It has become impossible to organize traditional open days where families and prospective students can visit schools and learn more about them. Therefore, schools organized virtual open days, e.g., on Zoom as well as virtual tours of school campuses. Akademeia High School has planned the entire recruitment weekend for November 21-22, and from November to April—there will be a new format of meetings with potential candidates for the school and their parents—monthly Online Open Evenings with the presence of the principal, students, and the recruitment team.
Faced with the prospect of another lockdown, schools planned in advance to expand the online offer. PRIMUS schools (Private Primary School No. 47 and Private Secondary School) have transferred a number of offline projects online, such as the "Primus Mathematical Academy," and a pilot graphic tablet project will soon be implemented.
At the Polish-English School Edison, a virtual after-school club opened so children could benefit from optional classes, developing their passions and interests.
Monnet International School has transferred their cycle of "very cool (tural) meetings," held since 2005, to an online format—Tomasz Jastrun was the guest of the first such online event.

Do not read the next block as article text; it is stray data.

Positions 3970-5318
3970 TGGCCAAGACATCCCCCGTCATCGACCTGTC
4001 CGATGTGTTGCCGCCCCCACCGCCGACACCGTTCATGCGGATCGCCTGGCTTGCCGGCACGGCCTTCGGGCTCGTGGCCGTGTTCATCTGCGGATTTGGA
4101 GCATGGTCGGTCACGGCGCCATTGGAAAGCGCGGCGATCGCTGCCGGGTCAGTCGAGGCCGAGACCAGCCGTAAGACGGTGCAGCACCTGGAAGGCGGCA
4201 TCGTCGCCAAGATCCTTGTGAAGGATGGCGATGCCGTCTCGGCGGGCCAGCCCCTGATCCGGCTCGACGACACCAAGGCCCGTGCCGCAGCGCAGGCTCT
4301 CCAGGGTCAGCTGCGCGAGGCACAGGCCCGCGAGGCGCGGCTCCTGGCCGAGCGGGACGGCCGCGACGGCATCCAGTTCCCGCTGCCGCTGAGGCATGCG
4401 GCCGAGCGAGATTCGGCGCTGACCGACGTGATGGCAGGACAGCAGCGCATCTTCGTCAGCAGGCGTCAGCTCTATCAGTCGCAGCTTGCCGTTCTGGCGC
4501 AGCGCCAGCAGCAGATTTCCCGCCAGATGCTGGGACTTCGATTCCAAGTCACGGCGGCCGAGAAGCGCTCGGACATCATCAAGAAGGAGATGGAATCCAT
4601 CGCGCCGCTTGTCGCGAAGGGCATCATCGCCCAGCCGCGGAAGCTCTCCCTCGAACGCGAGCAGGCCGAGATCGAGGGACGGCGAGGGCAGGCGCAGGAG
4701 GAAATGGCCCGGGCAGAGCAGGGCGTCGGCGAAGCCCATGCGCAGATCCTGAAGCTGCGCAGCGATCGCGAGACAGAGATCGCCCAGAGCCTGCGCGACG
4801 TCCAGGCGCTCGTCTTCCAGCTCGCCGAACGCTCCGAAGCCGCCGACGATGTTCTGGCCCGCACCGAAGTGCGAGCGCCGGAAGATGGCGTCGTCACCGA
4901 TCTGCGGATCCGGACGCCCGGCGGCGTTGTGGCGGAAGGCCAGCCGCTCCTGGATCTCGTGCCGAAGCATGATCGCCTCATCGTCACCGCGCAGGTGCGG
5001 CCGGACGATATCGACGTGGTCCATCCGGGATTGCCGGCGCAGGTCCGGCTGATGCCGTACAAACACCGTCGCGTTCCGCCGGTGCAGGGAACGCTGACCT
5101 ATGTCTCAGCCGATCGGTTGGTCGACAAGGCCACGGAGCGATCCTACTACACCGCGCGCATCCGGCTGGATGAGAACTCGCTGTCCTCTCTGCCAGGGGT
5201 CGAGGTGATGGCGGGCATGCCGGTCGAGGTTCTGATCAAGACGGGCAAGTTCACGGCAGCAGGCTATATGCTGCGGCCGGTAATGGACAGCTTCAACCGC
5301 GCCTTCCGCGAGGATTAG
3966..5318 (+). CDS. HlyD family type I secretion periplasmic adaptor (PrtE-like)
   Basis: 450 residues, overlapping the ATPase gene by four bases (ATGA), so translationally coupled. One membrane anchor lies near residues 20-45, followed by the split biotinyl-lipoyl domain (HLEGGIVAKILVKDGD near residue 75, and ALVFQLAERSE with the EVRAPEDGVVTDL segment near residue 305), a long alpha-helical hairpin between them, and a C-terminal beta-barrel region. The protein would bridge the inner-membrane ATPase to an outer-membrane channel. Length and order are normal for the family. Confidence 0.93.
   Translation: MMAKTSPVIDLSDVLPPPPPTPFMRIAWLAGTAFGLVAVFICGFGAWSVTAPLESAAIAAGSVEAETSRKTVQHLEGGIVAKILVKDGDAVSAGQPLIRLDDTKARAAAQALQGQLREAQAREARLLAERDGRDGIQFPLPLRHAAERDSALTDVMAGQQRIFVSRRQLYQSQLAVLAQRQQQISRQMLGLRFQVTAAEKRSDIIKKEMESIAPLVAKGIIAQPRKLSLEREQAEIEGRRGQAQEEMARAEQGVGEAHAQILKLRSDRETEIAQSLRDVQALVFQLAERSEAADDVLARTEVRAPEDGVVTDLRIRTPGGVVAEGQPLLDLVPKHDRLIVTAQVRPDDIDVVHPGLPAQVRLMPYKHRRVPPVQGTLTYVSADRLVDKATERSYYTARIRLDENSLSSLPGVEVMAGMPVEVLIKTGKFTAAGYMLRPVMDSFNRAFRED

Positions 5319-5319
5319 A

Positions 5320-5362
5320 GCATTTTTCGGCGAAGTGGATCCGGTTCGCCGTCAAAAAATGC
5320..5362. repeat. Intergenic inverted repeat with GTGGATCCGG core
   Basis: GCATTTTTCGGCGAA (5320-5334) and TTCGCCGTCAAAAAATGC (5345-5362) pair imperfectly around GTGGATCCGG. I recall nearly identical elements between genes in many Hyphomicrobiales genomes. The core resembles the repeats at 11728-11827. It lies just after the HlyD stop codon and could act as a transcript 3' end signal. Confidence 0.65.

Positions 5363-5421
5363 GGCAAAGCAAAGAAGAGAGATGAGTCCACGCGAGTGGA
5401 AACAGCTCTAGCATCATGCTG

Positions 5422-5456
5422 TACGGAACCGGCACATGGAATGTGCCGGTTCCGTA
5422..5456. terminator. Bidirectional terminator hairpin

When the schools were still open, they also decided to combine the possibility of personal participation in various events with a remote form. The Polish British Academy of Warsaw reports that this year's celebration of the United Nations Day was different from previous ones. “This school year we celebrated the celebration in class only (live and online). (...) Students from Grades 0-3 who studied in person organized Halloween. There was no annual disco, but the kids had a great time creating scarecrows and masks. Of course, we didn’t forget those who had online learning."
The International American School implemented O.M.O. (online-merge-offline) in September: "This allowed for our students to rotate between in school and at home learning environments, and to be in the classroom even when they are not. The students are able to view the physical classroom, interact directly with their teachers, all in a merged environment with their physically present peers.”
The British School Warsaw has implemented two systems:
• Classroom Connect (see photo below): temporary format, for students who are in quarantine or unable to participate for some reason (illness, distance): live streaming from specially purchased wide-angle cameras, which allows students to participate in the lesson remotely.